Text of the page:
Rasher Pudding

Yay! Rasher Pudding. I first heard of this in 2014 when I happened to read about it in an old regional cookbook for Hampshire – a county in England. I tried to make it, but it didn’t turn out so well, so I adaped it.

It’s a suet-based pudding. Suet is rolled fat which when combined with flour can be turned into dumplings or suet crust pastry. Indeed, the suet pudding is similar to a dumpling, especially in how it is put together.

Original Recipe (I’d avoid this!)

The original recipe for calls for boiling the suet pudding. Ick! The instructions for that are reproduced here for interest…



  1. Mix pastry using water, flour and fat
  2. Roll out on a floured surface
  3. Place bacon, onion and if using tomatoes and potatoes onto pastry
  4. Carefully roll up like a Swiss roll and place in a pudding cloth
  5. Secure corners with string
  6. Place in boiling water in a large saucepan and cook for two hours
  7. After two hours take Rasher Pudding out of water and let it drain for five minutes
  8. To serve cut into slices

Thomas’ Version

This mimicks the more traditional steak and kidney pudding people over the age of thirty will likely have had at schools, or – if very lucky – homely grandmothers making them it for dinner of a weekend.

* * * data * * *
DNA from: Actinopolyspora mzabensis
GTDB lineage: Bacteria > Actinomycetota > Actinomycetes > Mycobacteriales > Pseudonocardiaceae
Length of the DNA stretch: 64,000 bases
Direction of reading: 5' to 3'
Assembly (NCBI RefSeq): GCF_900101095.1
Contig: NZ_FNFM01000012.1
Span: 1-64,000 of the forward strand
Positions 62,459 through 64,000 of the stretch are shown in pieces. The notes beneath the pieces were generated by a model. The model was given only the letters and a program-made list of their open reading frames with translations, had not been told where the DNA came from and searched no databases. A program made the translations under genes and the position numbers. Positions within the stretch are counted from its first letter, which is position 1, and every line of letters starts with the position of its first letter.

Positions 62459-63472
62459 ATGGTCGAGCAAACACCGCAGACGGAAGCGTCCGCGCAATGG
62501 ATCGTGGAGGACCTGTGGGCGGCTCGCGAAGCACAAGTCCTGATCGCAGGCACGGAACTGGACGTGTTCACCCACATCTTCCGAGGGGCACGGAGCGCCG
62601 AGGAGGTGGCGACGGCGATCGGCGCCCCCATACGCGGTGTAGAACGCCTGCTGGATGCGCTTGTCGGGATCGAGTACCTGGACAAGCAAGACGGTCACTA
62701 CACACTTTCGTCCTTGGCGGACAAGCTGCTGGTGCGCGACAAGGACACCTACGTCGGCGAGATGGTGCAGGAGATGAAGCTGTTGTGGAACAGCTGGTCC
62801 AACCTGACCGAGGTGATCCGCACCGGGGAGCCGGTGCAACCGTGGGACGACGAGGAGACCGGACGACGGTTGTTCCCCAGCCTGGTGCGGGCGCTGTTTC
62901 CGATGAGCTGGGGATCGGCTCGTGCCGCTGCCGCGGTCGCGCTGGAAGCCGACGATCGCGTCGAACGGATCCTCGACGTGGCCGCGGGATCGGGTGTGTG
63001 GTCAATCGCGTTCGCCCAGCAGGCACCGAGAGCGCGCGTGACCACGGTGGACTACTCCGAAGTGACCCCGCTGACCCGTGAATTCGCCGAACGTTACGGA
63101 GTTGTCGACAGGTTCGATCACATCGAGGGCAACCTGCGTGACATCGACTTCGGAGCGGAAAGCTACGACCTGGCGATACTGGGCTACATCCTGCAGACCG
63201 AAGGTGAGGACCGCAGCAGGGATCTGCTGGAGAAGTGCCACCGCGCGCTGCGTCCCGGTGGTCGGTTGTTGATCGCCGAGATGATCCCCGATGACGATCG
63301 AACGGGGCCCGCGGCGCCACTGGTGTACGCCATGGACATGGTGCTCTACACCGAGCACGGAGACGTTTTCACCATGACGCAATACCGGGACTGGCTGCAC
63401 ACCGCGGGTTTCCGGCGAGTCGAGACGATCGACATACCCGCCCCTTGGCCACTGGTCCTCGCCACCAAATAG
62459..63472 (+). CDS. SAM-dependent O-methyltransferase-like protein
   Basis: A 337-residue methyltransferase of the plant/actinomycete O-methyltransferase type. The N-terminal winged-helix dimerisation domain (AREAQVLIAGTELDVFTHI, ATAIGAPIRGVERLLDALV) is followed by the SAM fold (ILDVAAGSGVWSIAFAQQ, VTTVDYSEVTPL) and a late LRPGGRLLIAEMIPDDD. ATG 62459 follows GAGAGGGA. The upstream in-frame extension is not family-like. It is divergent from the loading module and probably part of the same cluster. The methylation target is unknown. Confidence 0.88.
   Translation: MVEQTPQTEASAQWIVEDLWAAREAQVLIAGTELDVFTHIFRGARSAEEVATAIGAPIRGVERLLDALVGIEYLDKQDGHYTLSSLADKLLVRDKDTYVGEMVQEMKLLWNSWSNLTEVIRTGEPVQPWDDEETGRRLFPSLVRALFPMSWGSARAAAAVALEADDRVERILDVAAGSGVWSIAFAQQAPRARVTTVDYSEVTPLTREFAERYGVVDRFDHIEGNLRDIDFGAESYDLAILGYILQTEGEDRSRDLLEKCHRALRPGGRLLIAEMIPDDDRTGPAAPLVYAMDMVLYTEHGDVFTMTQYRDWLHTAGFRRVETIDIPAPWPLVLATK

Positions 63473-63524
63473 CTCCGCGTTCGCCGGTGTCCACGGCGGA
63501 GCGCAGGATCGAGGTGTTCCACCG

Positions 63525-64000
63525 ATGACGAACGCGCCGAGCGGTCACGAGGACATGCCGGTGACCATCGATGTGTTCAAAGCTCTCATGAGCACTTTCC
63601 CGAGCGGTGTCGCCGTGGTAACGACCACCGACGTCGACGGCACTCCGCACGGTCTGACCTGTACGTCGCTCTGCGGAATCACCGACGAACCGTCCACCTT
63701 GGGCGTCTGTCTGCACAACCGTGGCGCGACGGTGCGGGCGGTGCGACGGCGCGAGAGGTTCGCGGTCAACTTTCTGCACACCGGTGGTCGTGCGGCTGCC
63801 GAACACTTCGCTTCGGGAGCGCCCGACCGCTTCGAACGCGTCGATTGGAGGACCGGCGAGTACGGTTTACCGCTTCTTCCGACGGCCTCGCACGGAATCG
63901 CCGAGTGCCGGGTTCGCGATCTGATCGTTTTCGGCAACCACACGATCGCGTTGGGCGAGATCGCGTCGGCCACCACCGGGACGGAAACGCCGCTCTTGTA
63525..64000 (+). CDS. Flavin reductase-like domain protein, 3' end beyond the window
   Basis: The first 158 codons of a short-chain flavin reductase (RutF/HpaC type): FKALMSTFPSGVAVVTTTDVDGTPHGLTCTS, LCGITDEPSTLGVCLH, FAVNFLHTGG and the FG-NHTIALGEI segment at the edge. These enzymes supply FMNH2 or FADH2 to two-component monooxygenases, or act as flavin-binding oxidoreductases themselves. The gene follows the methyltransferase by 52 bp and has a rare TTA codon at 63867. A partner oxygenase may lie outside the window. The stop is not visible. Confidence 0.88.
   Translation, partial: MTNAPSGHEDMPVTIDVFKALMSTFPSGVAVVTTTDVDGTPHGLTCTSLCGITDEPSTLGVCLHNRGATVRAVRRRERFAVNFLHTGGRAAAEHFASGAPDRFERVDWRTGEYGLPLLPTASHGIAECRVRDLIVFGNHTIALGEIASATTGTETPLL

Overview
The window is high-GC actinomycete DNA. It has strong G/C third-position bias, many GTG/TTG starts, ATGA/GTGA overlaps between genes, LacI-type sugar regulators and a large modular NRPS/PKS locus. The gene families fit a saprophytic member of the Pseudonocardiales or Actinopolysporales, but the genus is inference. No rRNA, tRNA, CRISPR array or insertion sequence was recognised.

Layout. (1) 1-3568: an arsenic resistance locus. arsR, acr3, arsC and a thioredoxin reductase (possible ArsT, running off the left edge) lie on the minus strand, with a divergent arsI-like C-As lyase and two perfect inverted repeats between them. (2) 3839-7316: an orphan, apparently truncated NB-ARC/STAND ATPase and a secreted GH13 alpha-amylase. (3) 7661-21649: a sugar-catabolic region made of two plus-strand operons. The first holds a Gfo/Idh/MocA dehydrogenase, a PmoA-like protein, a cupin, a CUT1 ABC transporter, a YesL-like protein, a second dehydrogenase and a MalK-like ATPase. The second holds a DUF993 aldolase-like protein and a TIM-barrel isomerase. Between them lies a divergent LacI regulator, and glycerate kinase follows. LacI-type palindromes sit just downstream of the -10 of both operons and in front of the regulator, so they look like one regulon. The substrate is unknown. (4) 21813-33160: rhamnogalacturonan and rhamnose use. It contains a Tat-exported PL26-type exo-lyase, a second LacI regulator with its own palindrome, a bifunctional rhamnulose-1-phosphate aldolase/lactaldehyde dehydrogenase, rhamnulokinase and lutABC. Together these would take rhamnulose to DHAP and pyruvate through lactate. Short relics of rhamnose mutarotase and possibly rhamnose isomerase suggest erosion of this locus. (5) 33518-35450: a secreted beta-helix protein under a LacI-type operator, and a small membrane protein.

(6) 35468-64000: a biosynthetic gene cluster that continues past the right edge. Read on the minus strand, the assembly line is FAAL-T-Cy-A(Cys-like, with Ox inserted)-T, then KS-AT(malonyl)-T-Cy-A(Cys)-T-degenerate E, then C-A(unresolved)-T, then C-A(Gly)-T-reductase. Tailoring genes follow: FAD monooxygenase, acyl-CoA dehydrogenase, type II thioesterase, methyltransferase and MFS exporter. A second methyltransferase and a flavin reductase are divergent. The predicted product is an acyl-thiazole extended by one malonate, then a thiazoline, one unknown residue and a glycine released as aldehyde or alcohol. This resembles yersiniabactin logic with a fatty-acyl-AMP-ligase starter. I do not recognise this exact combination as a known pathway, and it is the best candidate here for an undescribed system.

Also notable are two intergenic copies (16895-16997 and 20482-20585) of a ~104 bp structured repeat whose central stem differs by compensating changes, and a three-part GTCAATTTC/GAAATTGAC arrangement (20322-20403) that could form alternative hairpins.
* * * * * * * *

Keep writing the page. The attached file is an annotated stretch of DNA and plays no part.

This is a bacon, leek, and onion suet pudding. If you want a vegetarian version, ensure you use vegetarian suet, and leave out the bacon, perhaps even substituting anything you like. It’s a versatile meal.


For this recipe, the quantities are measured for a two litre pudding basin – ceramic, although plastic will do just as well. I’m steaming mine, and hence have a dedicated steamer – although a saucepan or a pressure-cooker would do just as well.


For the suet pudding mixture:

For the filling:


  1. Gently fry the bacon, leeks and onions together. You want to sweat the ingredients together to remove as much moisture as you can, as you don’t want that to leak into the pudding as it’s cooking.

    Once this has happened, leave the mixture to cool, and season with salt and pepper.

    mixture cooked

  2. Prepare the suet pudding mixture. Into a mixing bowl, add the flour and the suet. Add black pepper, mustard powder, herbs, etc., to taste, and then combine with enough water to bind the mixture togeter.

    It will seem quite heavy – especially compared to normal pastry. This is normal. Roll this out quite thinly – enough for it to fill the pudding basin, and have enough left hanging over the sides – as the ends will be gathered up to form the seal of the pudding.

    lined pudding basin

  3. Now add the cooled mixture to the basin, pressing down firmly to pack the filling in tightly.

    filled pudding basin

  4. Gather the ends of the pastry together and press down tightly to seal the pudding.

    covered pudding

  5. Next, prepare the pudding for steaming. I used the following youtube video for prepping the pudding. Note that it’s important to put a grease-proof lid on top of the pudding first of all before covering with foil.

    Steam for three hours in a steamer/hob, or 1.5 hours in a pressure cooker.

  6. Once the pudding is steamed, lift the lid of the pudding. He should look like this:

    cooked pudding

  7. Run a pallet knife around the edge of the pudding and turn him up onto a plate:

    cooked pudding upturned


  1. Cut into him, and eat him!

    cooked cut

    Best served with roasted cauliflower…

    cooked cut 2